How Green is IT's Future?

By Chris Preimesberger  |  Posted 2007-08-08 Print this article Print

Future?"> The EPA commended the technology industry for already taking strides in trying to make data centers more energy efficient. Chip makers such as Advanced Micro Devices, Intel and Sun Microsystems are using methods to increase the performance of their processors without ramping up the power consumption.

At the same time, systems vendors are also using a mixture of hardware components and software to make their servers and computing devices more energy-efficient.

Read here about Googles efforts to go green.

Panelists in a discussion on green data centers here Aug. 1 were asked whether they thought the future might bring data centers that no longer need cooling equipment, thus cutting back substantially on power draw.

The answer across the board was "yes."

Officials from IBM, HP and Sun said their companies are already doing research and testing in this area and are beginning to come out with no-cooling-necessary components, if not full data centers.

Sun, of Santa Clara, Calif., might be the closest to having a self-sustained, no-outside-cooling-necessary data center.

"Weve already got a version of this self-contained data center in our Blackbox," said Subodh Bapat, vice president and distinguished engineer in Suns Eco-Responsibility Office. "All you need is a concrete floor, a chilled water source and a power draw, and you have a portable data center that can be dropped in just about anywhere."

In October, Sun unveiled Project Blackbox, which combines storage, computing, and network infrastructure hardware and software-along with high-efficiency power and liquid cooling-into modular units based on standard 20-by-8-by-8-foot shipping containers. Each Blackbox holds up to 250 Sun Fire blade servers and provides up to 1.5 petabytes of disk storage, 2 petabytes of tape storage and 7 terabytes of RAM. The Blackbox itself needs no air cooling.

In March, Rackable System unveiled its own mobile data center, code-named Concentro, which is a 40-by-8-foot data center that can hold up to 1,200 of company's rack-mount servers.

Well see "huge leaps forward" over the next few years when it comes to the no-cooling-needed data centers, Bapat said.

"We're already on that track now, and we're only going to continue to discover more ways to improve systems-through lower-power processors, better design and other components," he said.

Mike Rigodanzo, HPs senior vice president for technology services, said his company is leading the charge for better-tuned data centers-installations that use optimal designs for airflow and air conditioning unit location, for example.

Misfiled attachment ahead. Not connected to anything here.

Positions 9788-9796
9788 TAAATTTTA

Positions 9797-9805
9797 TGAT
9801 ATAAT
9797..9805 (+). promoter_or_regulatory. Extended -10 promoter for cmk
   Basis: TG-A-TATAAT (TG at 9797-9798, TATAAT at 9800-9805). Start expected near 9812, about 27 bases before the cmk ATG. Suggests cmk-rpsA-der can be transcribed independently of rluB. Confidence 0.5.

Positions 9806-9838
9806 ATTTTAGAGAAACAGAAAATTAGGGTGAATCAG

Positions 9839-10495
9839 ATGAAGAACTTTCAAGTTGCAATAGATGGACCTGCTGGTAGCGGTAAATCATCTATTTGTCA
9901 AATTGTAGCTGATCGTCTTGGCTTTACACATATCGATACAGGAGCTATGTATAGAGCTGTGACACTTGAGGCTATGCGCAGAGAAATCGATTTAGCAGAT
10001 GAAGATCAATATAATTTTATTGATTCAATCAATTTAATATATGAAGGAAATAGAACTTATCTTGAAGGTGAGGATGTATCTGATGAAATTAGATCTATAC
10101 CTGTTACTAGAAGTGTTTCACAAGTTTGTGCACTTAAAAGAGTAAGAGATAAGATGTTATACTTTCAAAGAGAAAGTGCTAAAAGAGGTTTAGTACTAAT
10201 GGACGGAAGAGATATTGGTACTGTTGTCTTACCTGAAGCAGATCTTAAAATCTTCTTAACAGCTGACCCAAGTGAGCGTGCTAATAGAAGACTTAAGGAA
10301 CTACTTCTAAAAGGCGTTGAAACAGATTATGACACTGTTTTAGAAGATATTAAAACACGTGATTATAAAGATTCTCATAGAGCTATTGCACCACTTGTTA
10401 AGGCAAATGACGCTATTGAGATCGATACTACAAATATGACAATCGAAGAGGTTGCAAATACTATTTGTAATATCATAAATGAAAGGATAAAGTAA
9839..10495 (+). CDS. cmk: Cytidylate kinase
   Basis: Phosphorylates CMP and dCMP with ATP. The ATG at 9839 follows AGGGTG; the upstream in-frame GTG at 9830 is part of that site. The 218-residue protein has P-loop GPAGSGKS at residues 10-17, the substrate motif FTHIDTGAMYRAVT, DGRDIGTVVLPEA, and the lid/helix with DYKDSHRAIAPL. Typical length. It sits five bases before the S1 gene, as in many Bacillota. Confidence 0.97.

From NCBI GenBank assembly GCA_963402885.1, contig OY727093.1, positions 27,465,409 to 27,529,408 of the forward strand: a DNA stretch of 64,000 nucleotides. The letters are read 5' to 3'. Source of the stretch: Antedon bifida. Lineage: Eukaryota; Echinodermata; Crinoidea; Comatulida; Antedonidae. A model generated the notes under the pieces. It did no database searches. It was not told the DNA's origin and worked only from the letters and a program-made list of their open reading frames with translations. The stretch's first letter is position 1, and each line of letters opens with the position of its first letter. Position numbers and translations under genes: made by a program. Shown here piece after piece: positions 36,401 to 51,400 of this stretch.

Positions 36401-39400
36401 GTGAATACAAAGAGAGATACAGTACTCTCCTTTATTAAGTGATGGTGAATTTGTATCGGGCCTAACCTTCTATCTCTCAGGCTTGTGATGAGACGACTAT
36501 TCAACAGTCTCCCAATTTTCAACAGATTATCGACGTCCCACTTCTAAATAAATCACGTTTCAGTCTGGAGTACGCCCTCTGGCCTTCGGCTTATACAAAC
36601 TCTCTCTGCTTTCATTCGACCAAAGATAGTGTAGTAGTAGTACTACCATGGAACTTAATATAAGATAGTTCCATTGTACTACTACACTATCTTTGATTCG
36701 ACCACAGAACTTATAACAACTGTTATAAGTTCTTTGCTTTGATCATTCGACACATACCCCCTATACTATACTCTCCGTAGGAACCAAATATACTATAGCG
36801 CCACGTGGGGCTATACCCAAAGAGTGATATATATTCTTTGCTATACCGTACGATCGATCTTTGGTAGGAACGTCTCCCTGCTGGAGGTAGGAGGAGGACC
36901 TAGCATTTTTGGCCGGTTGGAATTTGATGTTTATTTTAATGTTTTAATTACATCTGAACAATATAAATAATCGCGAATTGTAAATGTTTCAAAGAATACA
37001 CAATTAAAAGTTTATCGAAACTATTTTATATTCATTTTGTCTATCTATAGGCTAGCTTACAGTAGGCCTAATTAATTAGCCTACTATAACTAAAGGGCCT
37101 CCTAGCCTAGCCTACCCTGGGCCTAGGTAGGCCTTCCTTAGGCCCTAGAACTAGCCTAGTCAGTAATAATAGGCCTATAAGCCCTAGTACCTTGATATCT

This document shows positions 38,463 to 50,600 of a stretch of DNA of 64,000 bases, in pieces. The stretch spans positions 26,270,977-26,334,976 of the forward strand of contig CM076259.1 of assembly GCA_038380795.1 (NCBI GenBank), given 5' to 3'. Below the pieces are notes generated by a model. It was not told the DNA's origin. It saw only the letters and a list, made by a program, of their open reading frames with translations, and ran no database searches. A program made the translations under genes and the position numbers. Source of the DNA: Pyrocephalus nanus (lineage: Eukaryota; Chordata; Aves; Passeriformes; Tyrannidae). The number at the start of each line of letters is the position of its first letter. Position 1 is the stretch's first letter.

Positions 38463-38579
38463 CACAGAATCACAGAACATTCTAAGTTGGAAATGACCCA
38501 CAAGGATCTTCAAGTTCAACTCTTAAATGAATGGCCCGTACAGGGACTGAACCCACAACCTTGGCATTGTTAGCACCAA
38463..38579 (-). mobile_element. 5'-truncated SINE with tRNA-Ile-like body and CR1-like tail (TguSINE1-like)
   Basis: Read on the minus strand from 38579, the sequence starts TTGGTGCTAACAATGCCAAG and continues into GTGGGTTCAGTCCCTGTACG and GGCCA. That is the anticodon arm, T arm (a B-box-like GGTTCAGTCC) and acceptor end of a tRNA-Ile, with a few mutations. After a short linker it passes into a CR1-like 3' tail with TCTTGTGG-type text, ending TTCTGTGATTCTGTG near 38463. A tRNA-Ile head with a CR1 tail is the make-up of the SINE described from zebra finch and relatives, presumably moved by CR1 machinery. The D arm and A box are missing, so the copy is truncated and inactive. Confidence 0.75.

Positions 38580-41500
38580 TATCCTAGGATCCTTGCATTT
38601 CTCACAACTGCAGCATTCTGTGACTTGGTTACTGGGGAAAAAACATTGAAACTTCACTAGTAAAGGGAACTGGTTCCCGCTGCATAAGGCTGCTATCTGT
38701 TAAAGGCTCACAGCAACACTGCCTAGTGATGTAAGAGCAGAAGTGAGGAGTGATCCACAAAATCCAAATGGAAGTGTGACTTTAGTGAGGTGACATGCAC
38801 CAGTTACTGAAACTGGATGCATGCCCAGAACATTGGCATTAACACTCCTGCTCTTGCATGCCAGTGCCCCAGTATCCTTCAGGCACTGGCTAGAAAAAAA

"Big [data center] rooms are not homogeneous," Rigodanzo said. "Each one has its own airflow and design challenges, so services are needed to set up the center right the first time. Designing the center properly in the first place is essential to an efficient operation."

New software that monitors the power draw across the data center and then calibrates it with the work load at hand on a dynamic basis will soon become available, Suns Bapat said. That will become a major power-saving factor, he said.

IBMs Sams said he agreed that there are strides being made but said more could be done now. He said that people in general are "pretty abysmal at predicting improvements in IT."

"Some day we'll look back and see that we could have improved a lot of things far earlier than we actually did," Sams said.

Check out eWEEK.coms for the latest news, views and analysis on servers, switches and networking protocols for the enterprise and small businesses.

Chris Preimesberger Chris Preimesberger was named Editor-in-Chief of Features & Analysis at eWEEK in November 2011. Previously he served eWEEK as Senior Writer, covering a range of IT sectors that include data center systems, cloud computing, storage, virtualization, green IT, e-discovery and IT governance. His blog, Storage Station, is considered a go-to information source. Chris won a national Folio Award for magazine writing in November 2011 for a cover story on and CEO-founder Marc Benioff, and he has served as a judge for the SIIA Codie Awards since 2005. In previous IT journalism, Chris was a founding editor of both IT Manager's Journal and and was managing editor of Software Development magazine. His diverse resume also includes: sportswriter for the Los Angeles Daily News, covering NCAA and NBA basketball, television critic for the Palo Alto Times Tribune, and Sports Information Director at Stanford University. He has served as a correspondent for The Associated Press, covering Stanford and NCAA tournament basketball, since 1983. He has covered a number of major events, including the 1984 Democratic National Convention, a Presidential press conference at the White House in 1993, the Emmy Awards (three times), two Rose Bowls, the Fiesta Bowl, several NCAA men's and women's basketball tournaments, a Formula One Grand Prix auto race, a heavyweight boxing championship bout (Ali vs. Spinks, 1978), and the 1985 Super Bowl. A 1975 graduate of Pepperdine University in Malibu, Calif., Chris has won more than a dozen regional and national awards for his work. He and his wife, Rebecca, have four children and reside in Redwood City, Calif.Follow on Twitter: editingwhiz

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